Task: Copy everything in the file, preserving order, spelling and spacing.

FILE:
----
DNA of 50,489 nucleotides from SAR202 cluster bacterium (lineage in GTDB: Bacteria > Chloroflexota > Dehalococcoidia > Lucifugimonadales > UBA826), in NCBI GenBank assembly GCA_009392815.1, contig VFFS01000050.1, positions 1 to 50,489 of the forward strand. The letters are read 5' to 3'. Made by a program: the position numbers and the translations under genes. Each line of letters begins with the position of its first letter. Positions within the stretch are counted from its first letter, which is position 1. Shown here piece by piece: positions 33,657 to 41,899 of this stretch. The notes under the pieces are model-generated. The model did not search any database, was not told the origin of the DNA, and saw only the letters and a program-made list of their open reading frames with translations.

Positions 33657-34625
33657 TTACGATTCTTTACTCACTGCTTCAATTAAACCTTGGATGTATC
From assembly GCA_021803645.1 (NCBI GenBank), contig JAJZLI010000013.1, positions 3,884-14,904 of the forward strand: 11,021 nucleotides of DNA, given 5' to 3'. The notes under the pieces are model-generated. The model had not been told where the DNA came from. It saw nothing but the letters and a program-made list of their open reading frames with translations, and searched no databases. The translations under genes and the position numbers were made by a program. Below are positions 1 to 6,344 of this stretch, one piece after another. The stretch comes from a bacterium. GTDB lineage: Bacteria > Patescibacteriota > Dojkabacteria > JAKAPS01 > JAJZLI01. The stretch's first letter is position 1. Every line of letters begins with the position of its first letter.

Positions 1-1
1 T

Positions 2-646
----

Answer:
DNA of 50,489 nucleotides from SAR202 cluster bacterium (lineage in GTDB: Bacteria > Chloroflexota > Dehalococcoidia > Lucifugimonadales > UBA826), in NCBI GenBank assembly GCA_009392815.1, contig VFFS01000050.1, positions 1 to 50,489 of the forward strand. The letters are read 5' to 3'. Made by a program: the position numbers and the translations under genes. Each line of letters begins with the position of its first letter. Positions within the stretch are counted from its first letter, which is position 1. Shown here piece by piece: positions 33,657 to 41,899 of this stretch. The notes under the pieces are model-generated. The model did not search any database, was not told the origin of the DNA, and saw only the letters and a program-made list of their open reading frames with translations.

Positions 33657-34625
33657 TTACGATTCTTTACTCACTGCTTCAATTAAACCTTGGATGTATC
From assembly GCA_021803645.1 (NCBI GenBank), contig JAJZLI010000013.1, positions 3,884-14,904 of the forward strand: 11,021 nucleotides of DNA, given 5' to 3'. The notes under the pieces are model-generated. The model had not been told where the DNA came from. It saw nothing but the letters and a program-made list of their open reading frames with translations, and searched no databases. The translations under genes and the position numbers were made by a program. Below are positions 1 to 6,344 of this stretch, one piece after another. The stretch comes from a bacterium. GTDB lineage: Bacteria > Patescibacteriota > Dojkabacteria > JAKAPS01 > JAJZLI01. The stretch's first letter is position 1. Every line of letters begins with the position of its first letter.

Positions 1-1
1 T

Positions 2-646